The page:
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Ending Corruption

Our Work. 

We promote transparency and accountability in public and private institutions to encourage responsibility and minimise the corrosive economic, political, social and human impacts of corruption, considered to be one of the key barriers to sustainable development. This work often looks beyond the place of origin of corruption, to effective means of enforcement, which entails holding corporates and governments to account across the developed world.


Our Work. 

  • Preventing looting of Ghana’s national gold reserves: ILP sourced emergency legal representation for a coalition of Ghanaian NGOs in order to postpone a listing on the London Stock Exchange (LSE) of a shell company set up to hold the country’s future gold revenues, so that an investigation of potential corruption could be carried out by the UK’s Financial Conduct Authority (FCA). As a result, the Solicitors’ Regulatory Authority also asked for the dossier, to allow them to investigate the role of the law firms involved in this transaction.

  • Drafting trade agreements to reduce corruption: ILP supported a group of British NGOs to negotiate with UK government trade officials and propose international best practice to restrict corruption within the UK’s post-Brexit trade agreements with developing countries. As a result of the advice, government officials invited civil society and the legal experts to submit formal drafts of clauses on bribe-payments to be included in the trade agreements.

  • Ukraine defence legislative reform: Transparency International’s Independent Anti-Corruption Committee on Defence (NAKO) team asked ILP to assemble an international pool of legal experts to review, analyse and propose legislative changes concerning the privatisation of state-owned arms export companies, state secrecy, and military procurement. ILP’s volunteers were then asked to present the findings to an invited group of political advisors from G7 embassies in Kiev, Ukrainian experts, and selected NGOs campaigning for reform on these issues.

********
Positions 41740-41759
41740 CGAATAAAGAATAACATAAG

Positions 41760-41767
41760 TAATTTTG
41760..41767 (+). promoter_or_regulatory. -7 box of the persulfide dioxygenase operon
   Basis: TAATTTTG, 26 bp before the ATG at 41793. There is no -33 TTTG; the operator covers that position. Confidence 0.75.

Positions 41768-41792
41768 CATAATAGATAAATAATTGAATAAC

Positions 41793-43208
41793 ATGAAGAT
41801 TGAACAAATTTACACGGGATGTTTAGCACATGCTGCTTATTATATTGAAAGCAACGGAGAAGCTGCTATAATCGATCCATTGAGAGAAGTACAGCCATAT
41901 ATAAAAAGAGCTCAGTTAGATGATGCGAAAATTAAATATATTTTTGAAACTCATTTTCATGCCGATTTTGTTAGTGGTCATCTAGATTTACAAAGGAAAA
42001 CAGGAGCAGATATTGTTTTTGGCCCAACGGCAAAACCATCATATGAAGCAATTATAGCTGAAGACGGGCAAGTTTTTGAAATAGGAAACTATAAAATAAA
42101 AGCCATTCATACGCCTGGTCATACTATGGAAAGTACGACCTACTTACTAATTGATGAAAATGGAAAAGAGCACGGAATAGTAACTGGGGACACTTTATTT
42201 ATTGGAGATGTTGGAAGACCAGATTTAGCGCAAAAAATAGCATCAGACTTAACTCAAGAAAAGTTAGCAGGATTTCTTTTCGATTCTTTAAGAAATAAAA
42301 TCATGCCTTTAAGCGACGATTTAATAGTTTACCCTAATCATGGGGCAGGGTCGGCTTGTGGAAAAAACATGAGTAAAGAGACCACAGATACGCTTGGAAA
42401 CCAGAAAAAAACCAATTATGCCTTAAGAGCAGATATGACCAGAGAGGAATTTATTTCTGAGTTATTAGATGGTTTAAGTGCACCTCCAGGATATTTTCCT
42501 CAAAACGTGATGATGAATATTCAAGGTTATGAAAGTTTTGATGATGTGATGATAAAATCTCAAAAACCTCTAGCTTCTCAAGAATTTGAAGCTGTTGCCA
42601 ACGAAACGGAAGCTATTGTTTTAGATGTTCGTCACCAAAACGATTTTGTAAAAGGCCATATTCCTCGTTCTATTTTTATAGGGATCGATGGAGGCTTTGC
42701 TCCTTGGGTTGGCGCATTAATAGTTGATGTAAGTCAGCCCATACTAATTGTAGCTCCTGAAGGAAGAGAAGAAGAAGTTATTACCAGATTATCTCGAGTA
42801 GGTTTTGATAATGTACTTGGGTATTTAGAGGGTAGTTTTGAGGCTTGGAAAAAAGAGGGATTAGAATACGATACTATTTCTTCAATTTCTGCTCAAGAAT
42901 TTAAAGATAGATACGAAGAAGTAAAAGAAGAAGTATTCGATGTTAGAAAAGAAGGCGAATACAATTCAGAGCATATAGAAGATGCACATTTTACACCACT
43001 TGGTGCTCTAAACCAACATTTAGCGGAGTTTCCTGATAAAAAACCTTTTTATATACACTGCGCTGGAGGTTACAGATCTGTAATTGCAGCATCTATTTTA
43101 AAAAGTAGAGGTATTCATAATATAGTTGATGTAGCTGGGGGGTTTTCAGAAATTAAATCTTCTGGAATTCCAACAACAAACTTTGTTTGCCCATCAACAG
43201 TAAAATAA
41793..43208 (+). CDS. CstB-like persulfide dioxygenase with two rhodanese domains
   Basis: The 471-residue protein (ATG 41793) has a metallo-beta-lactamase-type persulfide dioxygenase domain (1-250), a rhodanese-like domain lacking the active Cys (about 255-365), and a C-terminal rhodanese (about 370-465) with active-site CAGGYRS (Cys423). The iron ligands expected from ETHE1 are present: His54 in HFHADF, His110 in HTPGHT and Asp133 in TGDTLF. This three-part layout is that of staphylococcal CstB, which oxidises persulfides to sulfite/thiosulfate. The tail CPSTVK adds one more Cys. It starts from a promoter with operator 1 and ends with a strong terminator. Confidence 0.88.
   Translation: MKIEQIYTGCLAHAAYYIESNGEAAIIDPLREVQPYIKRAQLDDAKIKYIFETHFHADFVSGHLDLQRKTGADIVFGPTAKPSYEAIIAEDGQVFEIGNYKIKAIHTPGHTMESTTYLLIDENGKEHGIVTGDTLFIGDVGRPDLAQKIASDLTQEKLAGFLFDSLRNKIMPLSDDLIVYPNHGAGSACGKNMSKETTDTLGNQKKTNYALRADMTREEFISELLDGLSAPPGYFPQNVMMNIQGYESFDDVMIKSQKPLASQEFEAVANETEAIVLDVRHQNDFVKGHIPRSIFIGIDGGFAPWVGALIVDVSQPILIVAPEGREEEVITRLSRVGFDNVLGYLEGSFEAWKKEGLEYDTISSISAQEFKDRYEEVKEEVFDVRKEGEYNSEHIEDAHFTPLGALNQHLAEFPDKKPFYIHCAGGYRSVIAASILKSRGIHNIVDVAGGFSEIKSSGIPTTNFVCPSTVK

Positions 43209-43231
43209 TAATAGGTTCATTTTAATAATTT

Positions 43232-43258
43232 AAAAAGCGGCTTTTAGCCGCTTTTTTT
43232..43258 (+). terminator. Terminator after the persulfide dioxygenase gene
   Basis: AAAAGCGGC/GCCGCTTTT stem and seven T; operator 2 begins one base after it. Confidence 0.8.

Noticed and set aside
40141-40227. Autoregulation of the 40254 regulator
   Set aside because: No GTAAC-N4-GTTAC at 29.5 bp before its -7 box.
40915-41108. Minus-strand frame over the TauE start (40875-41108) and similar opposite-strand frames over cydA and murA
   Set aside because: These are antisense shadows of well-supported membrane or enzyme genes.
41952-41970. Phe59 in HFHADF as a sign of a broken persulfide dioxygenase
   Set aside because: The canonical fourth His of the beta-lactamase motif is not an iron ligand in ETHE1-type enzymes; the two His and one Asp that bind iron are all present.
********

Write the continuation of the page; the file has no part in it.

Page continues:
• Repatriation of stolen Congolese assets from San Marino: ILP assisted a collective representing Congolese civil society with advice from Italian lawyers to enable the return of €19 million Euros in bribes stolen from public funds by senior Congolese political figures and held in accounts in the Republic of San Marino. The funds had been frozen and seized by the San Marino Court of Appeal after a criminal investigation, but there was no plan to return them to the citizens of the Congo. The Prime Minister of San Marino asked the ILP taskforce for a report on international best practices and for advice on how to structure a repatriation.

  • A UK anti-corruption sanctions regime: ILP co-chaired and facilitated detailed legal advice to the UK AntiCorruption Coalition, a coalition of anti-corruption NGOs, on international best practice and the extension of the UK’s human rights sanctions regime to include serious corruption and tax evasion.​

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